It has been nearly a year since I last wrote about using Mobile Broadband on Linux. I have recently acquired a new Huawei USB dongle, so I think it is time to revisit the subject. My objective in buying it was to simplify and standardize the Mobile Broadband access on my variety of laptop/notebook/netbook systems. Until now I have had a PC Card adapter which "should work" in my Fujitsu Lifebook S6510 and S2110, an Express Card adapter which does work in my HP 2133 and ASUS N10J, and an HP dv2-1010ez which doesn't have either type of slot, so I had no Mobile Broadband access for it.
As with my previous Sierra Wireless AirCard 880 (PC Card/PCMCIA) and Option GE201 Globe Trotter Express (Express Card), the Huawei is a Swisscom OEM unit. The packaging is rather nice, with a retractable USB plug so that it can be reasonably protected when not in use. It comes with Swisscom Universal Data Manager software for Windows XP/Vista/Win7, but nary a mention of Linux compatibility. Harrumph.
I decided to try the Huawei USB dongle with Windows XP in my S6510 first, just to verify functionality. That involved downloading and installing the 33 MB(!) UDM software, and then waiting while Windows thrashed about with a seemingly endless series of "Found New Hardware" messages. After a total of about half an hour, it was installed and working. Suffering through that one time, on one Windows system, was more than enough for me. Then I got to do the much more interesting exploration with various Linux distributions.
In case you don't feel like slogging through my long-winded detailed description, the "executive summary" is this: If you are running a current Linux distribution with the Gnome desktop and the latest Network Manager (0.7.996), you should be able to use the Huawei USB dongle by simply plugging it in and waiting about 15 seconds for it to be recognized. That's it. No Megabytes of additional software to install, no endless thrashing about, total time elapsed about one minute rather than half an hour with Windows. Linux distributions in this category that I have tested include Fedora 12, Ubuntu 9.10 (including the Netbook Remix and Xubuntu), and Linux Mint. I believe that the Gnome distributions of openSuSE and Mandriva would work equally as well, but I only have the KDE versions of those distributions loaded right now, so I couldn't test it. I did not have any luck with the KDE distributions I tried - Kubuntu 9.10, openSuSE 11.2 and Mandriva 2010.0. Read on for details:
- Fedora, Ubuntu, Linux Mint: Plug in the Huawei USB dongle, and wait for about 15 seconds. Click the Network Manager icon in the Panel notification area, and you will see a new category for "Mobile Broadband", and a new selection below that which says "New Mobile Broadband Connection". Click that, and select your country and mobile carrier. You're done. The Broadband connection comes up, and you're ready to go. You can then connect and disconnect at will through the Network Manager icon.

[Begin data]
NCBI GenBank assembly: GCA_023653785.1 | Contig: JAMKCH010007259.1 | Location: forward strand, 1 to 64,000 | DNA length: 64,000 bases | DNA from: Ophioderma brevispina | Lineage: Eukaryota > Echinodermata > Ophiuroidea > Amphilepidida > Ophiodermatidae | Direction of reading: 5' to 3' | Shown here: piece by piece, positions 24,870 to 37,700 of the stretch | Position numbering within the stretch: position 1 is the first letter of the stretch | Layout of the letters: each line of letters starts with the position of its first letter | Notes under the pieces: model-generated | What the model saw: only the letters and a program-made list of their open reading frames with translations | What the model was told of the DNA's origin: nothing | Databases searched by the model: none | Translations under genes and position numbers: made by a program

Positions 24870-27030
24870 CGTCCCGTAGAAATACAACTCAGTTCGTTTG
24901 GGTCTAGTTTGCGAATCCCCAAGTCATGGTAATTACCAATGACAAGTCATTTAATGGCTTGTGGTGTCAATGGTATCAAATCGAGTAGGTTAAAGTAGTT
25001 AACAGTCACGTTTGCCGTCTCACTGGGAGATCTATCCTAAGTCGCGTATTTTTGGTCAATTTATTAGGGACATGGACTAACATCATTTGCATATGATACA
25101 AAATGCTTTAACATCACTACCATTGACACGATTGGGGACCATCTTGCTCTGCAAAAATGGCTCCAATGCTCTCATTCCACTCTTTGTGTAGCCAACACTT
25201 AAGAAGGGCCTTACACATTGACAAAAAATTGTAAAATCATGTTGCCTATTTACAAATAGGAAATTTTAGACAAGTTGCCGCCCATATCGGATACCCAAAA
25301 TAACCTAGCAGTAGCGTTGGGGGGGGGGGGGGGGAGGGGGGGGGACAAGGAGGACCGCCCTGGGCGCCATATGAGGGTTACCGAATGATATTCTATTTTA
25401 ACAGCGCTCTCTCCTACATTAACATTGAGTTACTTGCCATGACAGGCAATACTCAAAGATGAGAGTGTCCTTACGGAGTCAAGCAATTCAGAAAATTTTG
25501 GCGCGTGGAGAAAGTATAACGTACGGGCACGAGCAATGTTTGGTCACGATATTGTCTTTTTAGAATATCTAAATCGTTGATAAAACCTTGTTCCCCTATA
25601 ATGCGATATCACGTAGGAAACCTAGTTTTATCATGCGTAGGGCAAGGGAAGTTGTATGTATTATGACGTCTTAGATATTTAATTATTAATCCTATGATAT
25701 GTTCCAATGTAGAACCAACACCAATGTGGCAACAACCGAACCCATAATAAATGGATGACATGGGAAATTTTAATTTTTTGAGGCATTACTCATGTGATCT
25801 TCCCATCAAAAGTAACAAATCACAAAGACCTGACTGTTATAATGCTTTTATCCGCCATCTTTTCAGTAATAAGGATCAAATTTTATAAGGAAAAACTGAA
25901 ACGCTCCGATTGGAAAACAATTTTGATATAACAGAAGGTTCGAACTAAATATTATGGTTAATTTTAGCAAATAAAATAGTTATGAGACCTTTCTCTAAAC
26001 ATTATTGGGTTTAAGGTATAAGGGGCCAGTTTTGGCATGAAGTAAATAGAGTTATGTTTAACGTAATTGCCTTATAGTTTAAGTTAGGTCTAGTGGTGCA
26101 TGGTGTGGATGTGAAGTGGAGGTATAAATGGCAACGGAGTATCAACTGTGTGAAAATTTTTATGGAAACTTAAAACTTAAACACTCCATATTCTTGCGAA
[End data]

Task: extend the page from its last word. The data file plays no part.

- openSuSE 11.2: When I plugged in the Huawei dongle, the Network icon changed to something that looks like a mobile phone, so it was obviously recognized. But I had no luck getting it configured and connected, and I couldn't figure out why it failed. Bummer. The good news, though, is that openSuSE includes the wvdial utility in the base distribution, so I was able to configure that (instructions here), and it connected just fine. There seems to be some problem between wvdial and the network management program, which causes the DNS information not to be updated automatically on connect, but it does print the correct information when it connects, so I could add that manually to /etc/resolv.conf, and everything then worked fine. I hope this will all get straightened out soon...
- Mandriva One 2010.0: After I plugged in the Huawei USB dongle, a new category for "GPRS/Edge/3G" connection showed up in the Network window. However, when I tried to configure it, the "software download" window popped up, so it obviously wanted to get some additional packages. I don't have another internet connection here, so I will have to wait until later to continue this testing at another location.
- Moblin 2.1: No reaction when I plugged in the Huawei USB dongle. Nothing new or different in the Network area, and the "3G" item still shows "Unavailable". Does anything actually work on Moblin?
- SimplyMEPIS 8.5 (Beta 3): Reacted the same as openSuSE, but MEPIS does not include wvdial by default, so I will have to wait until I can install that package to continue testing.
I continued to test on Fedora, Ubuntu and Linux Mint. The speed is obviously going to vary depending on your carrier and connection. With Swisscom and an HSPA connection, the performance was absolutely amazing. Using the Speakeasy Speed Test page, I consistently got over 4 Mb/sec download and over 550 Kb/sec upload. The MySpeed VoIP test reports that the quality of the connection is good enough for VoIP use, and the speeds are certainly sufficient for video chat use.
I tested the Huawei USB dongle in all of my laptop/netbook systems, and it worked as noted above in every one of them. Hooray! So my original goal has been met, and I can stop dragging around two or three different Mobile Broadband adapters.
P.S. I mentioned at the beginning that the Sierra Wireless AirCard 880 "should work" in the Lifebook notebooks. There is some sort of problem with Network Manager at the moment. It recognizes the card correctly, and the country and carrier selection works as it should. But when I try to connect, it crashes with a segmentation fault. There is an ongoing discussion in both the Ubuntu and Network Manager forums concerning this, and a solution should be available soon. This apparently doesn't happen with the AT&T "branded" version of the AirCard, but it does with others, including my Swisscom card. I was, however, able to use it with wvdial with no trouble.